Estimated reading time: 7 minutes
A poetic exploration of the cultural and personal storms that befall us all as humans — and the inner practice to survive them
I am excited to share that my new book, Surviving Storms: Finding the Strength to Meet Adversity, will be published this September by St. Martin’s Essentials. It is a book that has taken three years to retrieve and shape. Like everyone, my understanding of things has been shaped by the pandemic. But I continue to believe in the goodness we are born with and the courage we each have to summon to let that goodness into the world. We need each other more than ever. Each generation is challenged to choose love over fear. It is our turn. The following conversation explores the new book and the terrain it enters. ~ Mark Nepo
Q: What are you exploring with Surviving Storms?
We live in a turbulent time. Storms are everywhere, of every shape and size. And like every generation before us, like every soul’s journey on Earth, we must learn the art of surviving storms, so we can endure and build a better world. The reason heartwork is so important in surviving storms is that, as a tree needs to deepen its roots and widen its trunk to endure the force of unexpected storms, we need to know our true self so we can deepen our roots and solidify our connection to all Spirit and all life. Then, we, too, can endure the force of unexpected storms. This is especially relevant now. Every generation has its share of turbulence and chaos—personal storms, relational storms, life storms. And all the traditions offer practices and resources to help us be strong enough and kind enough to meet the challenges of our day. It is our turn to rediscover these practices and resources in order to repair ourselves and our world. All this is inner practice. All this is heartwork that we each need to personalize. This is what Surviving Storms explores.
Q: Can you describe the journey this book takes us on?
The first two chapters of this book describe the storms of our time—where we are and how we got here. They outline the fault lines of our refracted society, including: our loss of relationship, the isolation of technology, the dissolution of reality, the loss of a common good, the press of narcissism over inclusion, and our addiction to violence. The third chapter explores the nature and life of storms. And the fourth chapter unpacks the purpose of goodness. The rest of the book describes the perennial practices and resources that we can reacquaint ourselves with in order to restore our basic human nature and transcend our perceived differences. This task is nothing short of the remaking of humanity, yet one more time.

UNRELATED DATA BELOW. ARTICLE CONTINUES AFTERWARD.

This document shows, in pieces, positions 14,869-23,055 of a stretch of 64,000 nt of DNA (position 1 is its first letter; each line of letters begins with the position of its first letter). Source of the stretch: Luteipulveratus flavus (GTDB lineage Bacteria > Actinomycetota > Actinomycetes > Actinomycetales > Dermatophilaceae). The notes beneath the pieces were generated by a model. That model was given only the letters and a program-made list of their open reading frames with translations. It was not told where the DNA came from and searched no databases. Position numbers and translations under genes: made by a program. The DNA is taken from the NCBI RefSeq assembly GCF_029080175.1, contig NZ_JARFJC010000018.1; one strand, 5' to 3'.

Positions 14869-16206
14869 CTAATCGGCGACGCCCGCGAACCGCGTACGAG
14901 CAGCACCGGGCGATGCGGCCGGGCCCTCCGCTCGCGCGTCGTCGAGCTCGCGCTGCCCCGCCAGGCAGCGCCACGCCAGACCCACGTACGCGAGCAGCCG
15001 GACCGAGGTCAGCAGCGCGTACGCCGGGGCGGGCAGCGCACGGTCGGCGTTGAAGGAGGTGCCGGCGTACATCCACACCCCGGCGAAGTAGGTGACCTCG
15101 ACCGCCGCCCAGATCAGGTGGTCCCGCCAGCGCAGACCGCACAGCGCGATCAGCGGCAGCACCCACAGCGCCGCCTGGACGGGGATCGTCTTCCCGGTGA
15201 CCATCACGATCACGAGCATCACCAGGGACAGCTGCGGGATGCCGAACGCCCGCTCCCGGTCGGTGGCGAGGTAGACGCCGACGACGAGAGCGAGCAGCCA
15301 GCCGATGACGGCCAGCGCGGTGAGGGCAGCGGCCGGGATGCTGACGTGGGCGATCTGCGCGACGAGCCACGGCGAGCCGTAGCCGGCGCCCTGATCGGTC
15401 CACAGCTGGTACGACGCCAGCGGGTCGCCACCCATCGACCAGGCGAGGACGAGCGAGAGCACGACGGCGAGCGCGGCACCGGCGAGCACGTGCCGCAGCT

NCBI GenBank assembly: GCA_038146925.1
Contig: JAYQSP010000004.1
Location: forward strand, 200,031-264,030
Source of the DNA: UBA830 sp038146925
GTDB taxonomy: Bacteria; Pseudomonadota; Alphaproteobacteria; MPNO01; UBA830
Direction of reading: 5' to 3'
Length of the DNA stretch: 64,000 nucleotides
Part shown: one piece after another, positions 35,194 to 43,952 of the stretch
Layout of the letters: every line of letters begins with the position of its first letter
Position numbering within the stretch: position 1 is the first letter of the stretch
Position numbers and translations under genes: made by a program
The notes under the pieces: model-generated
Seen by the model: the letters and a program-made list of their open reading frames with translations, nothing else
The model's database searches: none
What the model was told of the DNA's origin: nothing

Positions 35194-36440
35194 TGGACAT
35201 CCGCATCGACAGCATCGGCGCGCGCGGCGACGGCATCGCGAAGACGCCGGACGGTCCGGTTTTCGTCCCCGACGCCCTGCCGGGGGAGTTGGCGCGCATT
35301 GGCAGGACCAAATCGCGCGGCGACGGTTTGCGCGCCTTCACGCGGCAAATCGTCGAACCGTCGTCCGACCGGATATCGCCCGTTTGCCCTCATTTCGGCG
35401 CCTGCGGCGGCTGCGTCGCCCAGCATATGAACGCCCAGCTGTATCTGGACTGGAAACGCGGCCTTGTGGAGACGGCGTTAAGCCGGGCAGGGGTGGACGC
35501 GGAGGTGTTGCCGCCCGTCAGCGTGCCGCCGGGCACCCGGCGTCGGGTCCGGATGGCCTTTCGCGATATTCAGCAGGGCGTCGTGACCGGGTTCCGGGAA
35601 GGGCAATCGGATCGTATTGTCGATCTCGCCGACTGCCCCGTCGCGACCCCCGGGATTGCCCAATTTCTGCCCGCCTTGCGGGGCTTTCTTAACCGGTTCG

Q: Please speak to the difficulties we face today as part of a pattern in history?
The long swells of history crest and crash, century after century. The kindness and cruelty of an age expands and contracts. The openness and narrowness of how we learn either grows or collapses depending on how each generation reacts to the storms they encounter and create. As I write this, a good part of humanity is in such a collapse of narrowness, in such a contraction of cruelty. And though we have crashed, the harsh beauty of waves is that they always reform, gathering all they’ve been through to rise and crest again. Likewise, we can learn from what we’ve been through. We can expand again and open our minds and hearts. We can find our way back to kindness, if we dare to see each other in ourselves and accept the truth of what we’ve broken. Then, we can see what needs repair.
Q: You talk about the maturing of compassion. What do you mean by this?